Nanotechnology Breakthrough for Antibiotics

antibiotics

Nanostructures are introduced to traditional antibiotic drugs they make them much more effective.

Powerful new antibiotics are being developed that act like magnets to destroy bacteria and disease, according to a new study.  Researchers from IBM, the computer giant, say they are working on tiny particles known as nanostructures that are attracted to infected cells but do not destroy healthy ones.

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Laser Makes Regular Lightbulbs Super-Efficient

Laser Makes Regular Lightbulbs Super-Efficient

Everything is Better with Lasers 

What if you could take a regular incandescent lightbulb, zap it with a powerful laser for a small fraction of a second, and make it about twice as efficient as a regular lightbulb? That seems to be what researchers at the University of Rochester did. What does the laser do? It creates an “array of nano- and micro-scale structures on the surface of [the] regular tungsten filament-the tiny wire inside a light bulb-and these structures make the tungsten become far more effective at radiating light.”

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Cheaper And More Reliable Lithium-Ion Batteries

Cheaper And More Reliable Lithium-Ion Batteries

Lithium-ion cells that use polymer electrolytes can be affordably packaged in compact, flexible pouches  

A new incarnation of lithium-ion batteries based on solid polymers is in the works. Berkeley, CA-based startup Seeo, Inc. says its lithium-ion cells will be safer, longer-lasting, lighter, and cheaper than current batteries. Seeo’s batteries use thin films of polymer as the electrolyte and high-energy-density, light-weight electrodes. Lawrence Berkeley National Laboratory is now making and testing cells designed by the University of California, Berkeley spinoff.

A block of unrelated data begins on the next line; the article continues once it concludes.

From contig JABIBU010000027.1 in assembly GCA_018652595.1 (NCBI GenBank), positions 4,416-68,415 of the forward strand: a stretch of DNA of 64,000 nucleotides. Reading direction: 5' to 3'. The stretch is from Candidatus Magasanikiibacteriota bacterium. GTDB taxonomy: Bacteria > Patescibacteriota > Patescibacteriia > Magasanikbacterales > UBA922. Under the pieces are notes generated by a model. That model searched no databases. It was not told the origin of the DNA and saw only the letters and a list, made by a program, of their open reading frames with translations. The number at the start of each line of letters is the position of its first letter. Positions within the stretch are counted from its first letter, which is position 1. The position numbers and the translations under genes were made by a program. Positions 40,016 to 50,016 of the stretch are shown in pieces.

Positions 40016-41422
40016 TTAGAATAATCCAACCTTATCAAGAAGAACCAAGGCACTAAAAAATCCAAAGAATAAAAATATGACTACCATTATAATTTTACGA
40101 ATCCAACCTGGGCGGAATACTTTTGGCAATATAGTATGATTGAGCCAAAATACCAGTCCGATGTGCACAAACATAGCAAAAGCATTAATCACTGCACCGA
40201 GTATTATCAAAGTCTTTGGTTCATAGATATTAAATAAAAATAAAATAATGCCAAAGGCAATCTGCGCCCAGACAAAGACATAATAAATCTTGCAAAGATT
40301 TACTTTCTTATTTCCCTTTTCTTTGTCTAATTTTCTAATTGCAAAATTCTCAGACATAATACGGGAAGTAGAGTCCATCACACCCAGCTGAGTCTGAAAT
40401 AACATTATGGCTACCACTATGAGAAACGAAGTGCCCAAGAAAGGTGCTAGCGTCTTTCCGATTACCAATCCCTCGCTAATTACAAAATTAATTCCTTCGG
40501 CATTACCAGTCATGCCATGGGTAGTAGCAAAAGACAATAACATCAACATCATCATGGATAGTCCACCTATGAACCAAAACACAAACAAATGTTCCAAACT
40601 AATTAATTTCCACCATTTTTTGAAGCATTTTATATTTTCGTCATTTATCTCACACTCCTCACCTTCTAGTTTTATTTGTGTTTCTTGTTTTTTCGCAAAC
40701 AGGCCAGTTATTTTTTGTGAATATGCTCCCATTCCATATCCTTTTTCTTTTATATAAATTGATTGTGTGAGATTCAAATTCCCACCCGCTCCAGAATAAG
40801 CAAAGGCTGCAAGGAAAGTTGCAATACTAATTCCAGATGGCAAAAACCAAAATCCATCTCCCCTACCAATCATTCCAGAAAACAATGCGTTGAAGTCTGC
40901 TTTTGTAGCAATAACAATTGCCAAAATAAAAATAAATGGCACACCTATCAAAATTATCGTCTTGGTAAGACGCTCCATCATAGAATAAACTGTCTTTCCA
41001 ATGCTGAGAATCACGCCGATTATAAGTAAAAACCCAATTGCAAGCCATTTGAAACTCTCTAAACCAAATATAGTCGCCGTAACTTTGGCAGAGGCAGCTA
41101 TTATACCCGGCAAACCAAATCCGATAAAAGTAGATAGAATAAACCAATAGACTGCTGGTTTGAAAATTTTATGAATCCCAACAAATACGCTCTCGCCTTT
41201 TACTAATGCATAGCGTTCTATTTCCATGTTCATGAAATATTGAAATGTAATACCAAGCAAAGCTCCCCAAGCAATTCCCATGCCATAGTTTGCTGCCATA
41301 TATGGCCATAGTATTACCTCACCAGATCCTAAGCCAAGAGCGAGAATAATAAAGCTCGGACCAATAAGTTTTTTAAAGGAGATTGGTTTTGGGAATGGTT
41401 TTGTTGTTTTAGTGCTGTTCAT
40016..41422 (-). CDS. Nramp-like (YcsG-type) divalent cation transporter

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Light-Bending Nanoparticles Could Lead To Superlenses, Invisibility Cloaks

 Light-Bending Nanoparticles Could Lead To Superlenses, Invisibility Cloaks

Directional scattering of an incoming electromagnetic wave by oriented nanocups.

Researchers at Rice University have created a metamaterial that could light the way toward high-powered optics, ultra-efficient solar cells and even cloaking devices.

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A New Way To Detect Cancer Early

A New Way To Detect Cancer Early 

 

A prototype device employs the same magnetic phenomenon used to write data to computer hard drives.

A new system for detecting cancer proteins uses the same magnetic phenomenon that lets computer hard drives read and write data. The Stanford University researchers developing the system hope that it will detect cancer in its earlier stages, when it’s easier to treat. MagArray, a startup in Sunnyvale, CA, will commercialize the technology.

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